Deutsche Telekom: The German incumbent telco isn't as far along with IPTV as many other service providers around the world. It has a total of 154,000 IPTV customers, 38,000 of whom came on board during the first quarter. The company's T-Home Entertain service is available to at least 17 million households and DT is looking to push that number to 20 million by the end of this year. The service is currently available at a discount through June. DT also has taken the interesting step of conducting an IPTV applications contest.

Why it's worth watching right now: Modest customer totals thus far are one reason to keep an eye on Deutsche Telekom. The company reportedly had wanted to have 200,000 IPTV customers by now, and is still aiming for 500,000 by the end of this year. A major marketing push reportedly planned for this summer is another. Will that IPTV application contest turn up any gems?

Verizon Communications: You are correct, sir--Verizon is not an IPTV player, at least not yet. It uses an RF overlay, and owes some of its quickness to market and early success to that technology choice. But, we aren't going to be too picky about technology camps here (at some point, it's all just about TV, right? Though eventually, that descriptor probably won't fit either). In any case, Verizon has jumped out to be the leading telco TV player in the U.S. AT&T, which does use IPTV technology, remains a strong second. Meanwhile, IPTV service providers have not exactly exploited a plethora of interactive features, so Verizon's platform is as competitive as it needs to be.

Why it's worth watching right now: Will it or won't it? That is the IPTV question facing Verizon and Verizon watchers. Switch to a linear IPTV platform and get the interactivity and bandwidth benefits that go along with it, or stick with the RF approach. It has given recent indication that it's in no hurry to switch. Meanwhile, more reasons to watch Verizon closely include its eventual entry into the TV market in New York City, as well as the ongoing competitive battle between Verizon and the biggest cable TV firms.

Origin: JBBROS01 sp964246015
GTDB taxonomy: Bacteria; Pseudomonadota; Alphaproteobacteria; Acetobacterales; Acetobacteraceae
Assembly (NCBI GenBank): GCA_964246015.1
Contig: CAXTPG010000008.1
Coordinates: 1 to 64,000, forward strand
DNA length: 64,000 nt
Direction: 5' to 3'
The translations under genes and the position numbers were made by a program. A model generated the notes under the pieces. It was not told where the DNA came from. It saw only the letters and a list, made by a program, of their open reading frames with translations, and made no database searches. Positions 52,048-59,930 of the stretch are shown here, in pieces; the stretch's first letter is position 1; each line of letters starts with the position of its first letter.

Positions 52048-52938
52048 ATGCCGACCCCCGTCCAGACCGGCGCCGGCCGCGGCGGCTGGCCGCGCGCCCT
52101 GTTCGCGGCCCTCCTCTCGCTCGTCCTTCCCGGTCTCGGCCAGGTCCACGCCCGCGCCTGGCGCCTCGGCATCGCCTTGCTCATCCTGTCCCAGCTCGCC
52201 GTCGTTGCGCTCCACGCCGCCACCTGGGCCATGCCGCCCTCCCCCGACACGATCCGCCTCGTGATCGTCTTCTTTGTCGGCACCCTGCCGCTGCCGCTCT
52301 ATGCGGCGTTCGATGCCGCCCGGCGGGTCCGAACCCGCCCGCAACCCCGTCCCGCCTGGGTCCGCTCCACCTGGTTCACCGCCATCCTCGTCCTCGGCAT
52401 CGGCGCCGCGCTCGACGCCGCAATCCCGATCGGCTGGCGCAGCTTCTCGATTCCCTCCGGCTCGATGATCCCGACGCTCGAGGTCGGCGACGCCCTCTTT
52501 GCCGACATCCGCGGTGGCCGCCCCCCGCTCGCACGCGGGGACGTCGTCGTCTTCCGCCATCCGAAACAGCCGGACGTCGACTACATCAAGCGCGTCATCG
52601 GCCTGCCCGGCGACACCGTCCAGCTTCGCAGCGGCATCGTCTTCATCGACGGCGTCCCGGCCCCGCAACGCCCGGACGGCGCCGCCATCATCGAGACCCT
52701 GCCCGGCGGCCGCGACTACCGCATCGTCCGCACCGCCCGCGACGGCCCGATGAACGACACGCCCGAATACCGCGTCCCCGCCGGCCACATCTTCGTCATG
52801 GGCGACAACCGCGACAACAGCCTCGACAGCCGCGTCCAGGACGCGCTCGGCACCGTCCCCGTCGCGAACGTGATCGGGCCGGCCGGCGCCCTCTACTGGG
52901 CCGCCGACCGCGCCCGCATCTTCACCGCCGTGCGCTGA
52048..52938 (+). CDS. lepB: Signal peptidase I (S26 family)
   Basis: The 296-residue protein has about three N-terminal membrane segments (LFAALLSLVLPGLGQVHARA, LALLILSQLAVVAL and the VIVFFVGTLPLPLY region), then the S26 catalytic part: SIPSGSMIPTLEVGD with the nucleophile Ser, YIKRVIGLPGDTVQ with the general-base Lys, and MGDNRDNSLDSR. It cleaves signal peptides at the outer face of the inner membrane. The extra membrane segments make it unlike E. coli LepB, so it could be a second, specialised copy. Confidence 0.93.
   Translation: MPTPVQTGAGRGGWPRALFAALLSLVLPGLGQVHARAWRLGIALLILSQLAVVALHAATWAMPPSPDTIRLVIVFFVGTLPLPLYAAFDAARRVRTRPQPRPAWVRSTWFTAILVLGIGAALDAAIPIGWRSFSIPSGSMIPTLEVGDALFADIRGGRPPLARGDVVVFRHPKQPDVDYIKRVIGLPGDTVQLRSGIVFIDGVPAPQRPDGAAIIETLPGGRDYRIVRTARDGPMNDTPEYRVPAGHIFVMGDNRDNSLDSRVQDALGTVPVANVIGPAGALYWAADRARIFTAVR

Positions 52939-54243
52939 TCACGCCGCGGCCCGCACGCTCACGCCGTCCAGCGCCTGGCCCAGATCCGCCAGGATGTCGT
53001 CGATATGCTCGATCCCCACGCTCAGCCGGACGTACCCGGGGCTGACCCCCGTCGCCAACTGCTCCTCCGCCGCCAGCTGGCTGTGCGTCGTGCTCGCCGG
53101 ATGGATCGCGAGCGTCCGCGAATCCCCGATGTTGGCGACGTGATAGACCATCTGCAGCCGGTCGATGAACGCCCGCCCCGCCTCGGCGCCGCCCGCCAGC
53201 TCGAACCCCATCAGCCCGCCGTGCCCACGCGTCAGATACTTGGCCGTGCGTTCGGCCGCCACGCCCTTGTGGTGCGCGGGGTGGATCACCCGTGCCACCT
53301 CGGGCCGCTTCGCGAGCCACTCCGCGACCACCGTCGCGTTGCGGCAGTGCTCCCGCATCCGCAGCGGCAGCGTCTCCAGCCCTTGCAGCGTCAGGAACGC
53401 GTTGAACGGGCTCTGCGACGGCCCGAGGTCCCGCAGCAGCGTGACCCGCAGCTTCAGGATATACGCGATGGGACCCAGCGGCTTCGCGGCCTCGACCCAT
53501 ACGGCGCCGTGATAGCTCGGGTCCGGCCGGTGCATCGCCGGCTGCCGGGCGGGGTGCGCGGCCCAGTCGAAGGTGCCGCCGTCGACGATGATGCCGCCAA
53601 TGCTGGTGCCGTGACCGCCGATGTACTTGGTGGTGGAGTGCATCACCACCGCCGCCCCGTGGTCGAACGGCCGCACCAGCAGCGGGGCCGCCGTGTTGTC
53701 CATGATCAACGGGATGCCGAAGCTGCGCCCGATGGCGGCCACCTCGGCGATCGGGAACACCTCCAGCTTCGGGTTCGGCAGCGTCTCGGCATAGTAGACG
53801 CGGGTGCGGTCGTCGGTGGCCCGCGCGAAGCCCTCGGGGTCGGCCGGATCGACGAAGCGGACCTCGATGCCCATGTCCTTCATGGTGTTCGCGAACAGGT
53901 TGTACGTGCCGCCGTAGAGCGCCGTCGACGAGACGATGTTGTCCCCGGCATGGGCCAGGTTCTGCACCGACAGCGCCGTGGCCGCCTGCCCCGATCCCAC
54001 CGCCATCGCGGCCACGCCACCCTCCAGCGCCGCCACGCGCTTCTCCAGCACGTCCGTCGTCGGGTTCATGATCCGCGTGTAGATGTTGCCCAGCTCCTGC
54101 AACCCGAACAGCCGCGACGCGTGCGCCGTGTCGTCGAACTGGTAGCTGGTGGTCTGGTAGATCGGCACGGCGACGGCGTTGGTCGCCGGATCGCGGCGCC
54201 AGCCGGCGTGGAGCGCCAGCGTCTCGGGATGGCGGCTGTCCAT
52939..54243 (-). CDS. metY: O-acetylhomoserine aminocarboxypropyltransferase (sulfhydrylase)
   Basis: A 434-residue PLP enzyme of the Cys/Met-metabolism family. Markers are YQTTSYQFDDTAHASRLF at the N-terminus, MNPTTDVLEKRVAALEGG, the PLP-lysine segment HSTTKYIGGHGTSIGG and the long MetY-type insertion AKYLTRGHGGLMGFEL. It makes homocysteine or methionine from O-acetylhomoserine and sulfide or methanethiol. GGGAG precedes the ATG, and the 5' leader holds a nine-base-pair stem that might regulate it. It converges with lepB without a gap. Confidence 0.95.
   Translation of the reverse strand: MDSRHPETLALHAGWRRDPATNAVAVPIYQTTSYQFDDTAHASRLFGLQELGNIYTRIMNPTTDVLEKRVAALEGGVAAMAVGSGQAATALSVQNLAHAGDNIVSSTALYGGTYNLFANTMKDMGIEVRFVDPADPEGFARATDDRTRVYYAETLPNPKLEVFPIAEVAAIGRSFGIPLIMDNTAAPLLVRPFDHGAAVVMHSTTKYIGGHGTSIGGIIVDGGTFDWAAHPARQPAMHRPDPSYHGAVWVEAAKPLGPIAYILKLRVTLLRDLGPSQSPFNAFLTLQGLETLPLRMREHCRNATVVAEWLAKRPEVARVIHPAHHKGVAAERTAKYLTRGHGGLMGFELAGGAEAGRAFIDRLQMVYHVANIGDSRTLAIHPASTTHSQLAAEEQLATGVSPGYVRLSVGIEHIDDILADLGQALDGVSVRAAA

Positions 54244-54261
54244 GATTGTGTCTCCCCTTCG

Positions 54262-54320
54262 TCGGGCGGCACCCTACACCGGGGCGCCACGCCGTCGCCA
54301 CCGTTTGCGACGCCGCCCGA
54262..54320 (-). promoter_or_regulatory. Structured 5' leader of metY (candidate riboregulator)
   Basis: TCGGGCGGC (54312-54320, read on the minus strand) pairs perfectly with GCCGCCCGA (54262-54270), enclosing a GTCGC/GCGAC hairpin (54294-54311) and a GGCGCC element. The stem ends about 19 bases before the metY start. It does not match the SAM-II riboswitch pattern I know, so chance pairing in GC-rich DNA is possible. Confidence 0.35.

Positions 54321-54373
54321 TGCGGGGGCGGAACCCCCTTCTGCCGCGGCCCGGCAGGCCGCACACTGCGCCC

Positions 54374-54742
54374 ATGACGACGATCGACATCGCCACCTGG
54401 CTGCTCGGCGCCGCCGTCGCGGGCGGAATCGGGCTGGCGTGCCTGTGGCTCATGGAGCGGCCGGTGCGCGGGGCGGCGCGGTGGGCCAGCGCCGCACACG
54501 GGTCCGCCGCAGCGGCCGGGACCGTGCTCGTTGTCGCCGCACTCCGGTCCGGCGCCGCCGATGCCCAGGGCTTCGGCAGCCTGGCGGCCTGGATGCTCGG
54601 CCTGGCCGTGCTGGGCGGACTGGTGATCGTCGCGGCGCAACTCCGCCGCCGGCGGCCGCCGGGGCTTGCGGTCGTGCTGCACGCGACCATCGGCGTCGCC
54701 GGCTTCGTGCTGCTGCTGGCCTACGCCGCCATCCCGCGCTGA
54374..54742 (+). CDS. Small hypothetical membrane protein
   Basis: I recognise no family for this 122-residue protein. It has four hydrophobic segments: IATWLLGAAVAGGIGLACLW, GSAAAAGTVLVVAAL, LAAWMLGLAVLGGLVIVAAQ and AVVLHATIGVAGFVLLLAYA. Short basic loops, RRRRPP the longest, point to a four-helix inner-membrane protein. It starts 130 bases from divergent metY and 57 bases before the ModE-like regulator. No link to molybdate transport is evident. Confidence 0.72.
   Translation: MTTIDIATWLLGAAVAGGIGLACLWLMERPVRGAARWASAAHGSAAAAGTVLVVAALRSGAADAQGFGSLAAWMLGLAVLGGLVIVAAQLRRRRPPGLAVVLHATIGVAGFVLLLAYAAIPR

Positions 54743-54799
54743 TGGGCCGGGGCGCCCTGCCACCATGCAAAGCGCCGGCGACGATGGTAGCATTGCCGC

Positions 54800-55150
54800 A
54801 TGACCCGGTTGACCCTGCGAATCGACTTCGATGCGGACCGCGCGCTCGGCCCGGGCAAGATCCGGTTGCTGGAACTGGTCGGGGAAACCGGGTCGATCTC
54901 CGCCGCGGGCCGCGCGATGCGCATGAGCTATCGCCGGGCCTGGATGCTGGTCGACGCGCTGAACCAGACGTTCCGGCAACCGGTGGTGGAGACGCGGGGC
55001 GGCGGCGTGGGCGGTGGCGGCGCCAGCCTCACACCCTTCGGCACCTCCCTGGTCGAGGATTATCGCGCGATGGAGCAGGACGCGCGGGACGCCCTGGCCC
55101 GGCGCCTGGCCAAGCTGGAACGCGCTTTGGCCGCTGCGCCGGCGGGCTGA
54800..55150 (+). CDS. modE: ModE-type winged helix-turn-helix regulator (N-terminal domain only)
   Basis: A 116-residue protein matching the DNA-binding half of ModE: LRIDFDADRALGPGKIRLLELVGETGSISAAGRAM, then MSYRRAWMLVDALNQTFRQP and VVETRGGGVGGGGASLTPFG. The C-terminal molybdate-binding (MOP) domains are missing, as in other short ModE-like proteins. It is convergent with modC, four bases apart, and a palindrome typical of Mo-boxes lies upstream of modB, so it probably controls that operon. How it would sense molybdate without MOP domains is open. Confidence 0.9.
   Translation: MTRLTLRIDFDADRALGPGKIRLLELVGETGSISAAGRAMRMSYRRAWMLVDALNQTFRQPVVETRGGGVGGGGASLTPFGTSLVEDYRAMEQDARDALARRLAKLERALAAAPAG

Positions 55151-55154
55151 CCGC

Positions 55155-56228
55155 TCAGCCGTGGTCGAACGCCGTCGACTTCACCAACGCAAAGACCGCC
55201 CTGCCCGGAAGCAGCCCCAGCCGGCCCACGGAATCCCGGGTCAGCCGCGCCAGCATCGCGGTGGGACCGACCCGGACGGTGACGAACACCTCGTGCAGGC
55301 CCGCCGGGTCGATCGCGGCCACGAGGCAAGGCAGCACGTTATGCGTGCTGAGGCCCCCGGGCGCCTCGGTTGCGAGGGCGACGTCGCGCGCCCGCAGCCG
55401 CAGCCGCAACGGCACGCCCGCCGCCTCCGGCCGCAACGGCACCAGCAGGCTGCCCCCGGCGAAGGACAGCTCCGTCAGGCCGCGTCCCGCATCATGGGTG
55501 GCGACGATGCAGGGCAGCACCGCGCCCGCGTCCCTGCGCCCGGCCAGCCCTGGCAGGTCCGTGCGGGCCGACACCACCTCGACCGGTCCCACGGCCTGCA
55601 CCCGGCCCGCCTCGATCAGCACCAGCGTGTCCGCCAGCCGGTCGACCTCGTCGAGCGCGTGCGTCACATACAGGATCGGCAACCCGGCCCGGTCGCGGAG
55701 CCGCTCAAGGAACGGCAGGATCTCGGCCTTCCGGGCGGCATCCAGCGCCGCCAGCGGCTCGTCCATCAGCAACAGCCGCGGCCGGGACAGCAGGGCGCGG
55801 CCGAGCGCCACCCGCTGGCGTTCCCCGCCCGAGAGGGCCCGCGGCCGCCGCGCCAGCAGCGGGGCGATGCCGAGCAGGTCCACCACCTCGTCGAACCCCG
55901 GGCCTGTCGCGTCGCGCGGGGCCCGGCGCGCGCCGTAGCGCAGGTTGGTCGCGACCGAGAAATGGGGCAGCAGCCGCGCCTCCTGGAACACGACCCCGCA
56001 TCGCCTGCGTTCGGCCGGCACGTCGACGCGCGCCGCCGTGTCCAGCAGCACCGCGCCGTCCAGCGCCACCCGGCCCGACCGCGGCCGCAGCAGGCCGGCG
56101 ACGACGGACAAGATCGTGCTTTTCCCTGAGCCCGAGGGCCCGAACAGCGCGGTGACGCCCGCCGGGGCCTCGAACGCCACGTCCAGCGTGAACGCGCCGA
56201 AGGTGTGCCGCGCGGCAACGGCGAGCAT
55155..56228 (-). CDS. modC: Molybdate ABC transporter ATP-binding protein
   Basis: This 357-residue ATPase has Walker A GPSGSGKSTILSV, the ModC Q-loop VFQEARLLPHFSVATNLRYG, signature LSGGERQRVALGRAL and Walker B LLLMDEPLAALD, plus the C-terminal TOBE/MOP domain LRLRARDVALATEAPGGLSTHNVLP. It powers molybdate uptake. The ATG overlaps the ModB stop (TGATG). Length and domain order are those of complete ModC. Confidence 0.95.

Bruce Telecom: Surprised? There are a number of large U.S. and international telcos who could easily round out our list of five (see The Next Three). There are also several independent telcos in the U.S., Tier 2 and Tier 3 providers who have made great strides with IPTV, names like Ringgold Telephone, Canby Telcom, Pioneer Telephone Cooperative and Cavalier Telephone and TV, among others, who are worth a mention. However, Bruce Telecom is a small telco in Tiverton, Ontario, with 14,500 access lines that could stand as emblematic for all the small telcos out there currently embarking on the great IPTV adventure.

Why it's worth watching right now: A few months ago, Bruce Telecom became the first telco in Canada to offer MPEG-4 video in a service offering called Bruce TV. More recently, Hans Nilsson, who had been CEO of the company for 10 years and spearheaded the TV strategy and other major strategic moves, announced his retirement from the telco, so its IPTV plans will be executed by new leadership. We'll be watching.

The Next Three

Here are three more you shouldn't ignore:

AT&T:  "Billy Dee says it's time to drop cable like a three-foot putt." 'Nuff said.

Chunghwa Telecom: The Taiwanese telco is the latest service provider using Microsoft's Mediaroom platform.

Telefonica: Spain's incumbent telco has been growing every which way lately and its success included the recent Q1 addition of 43,000 IPTV customers.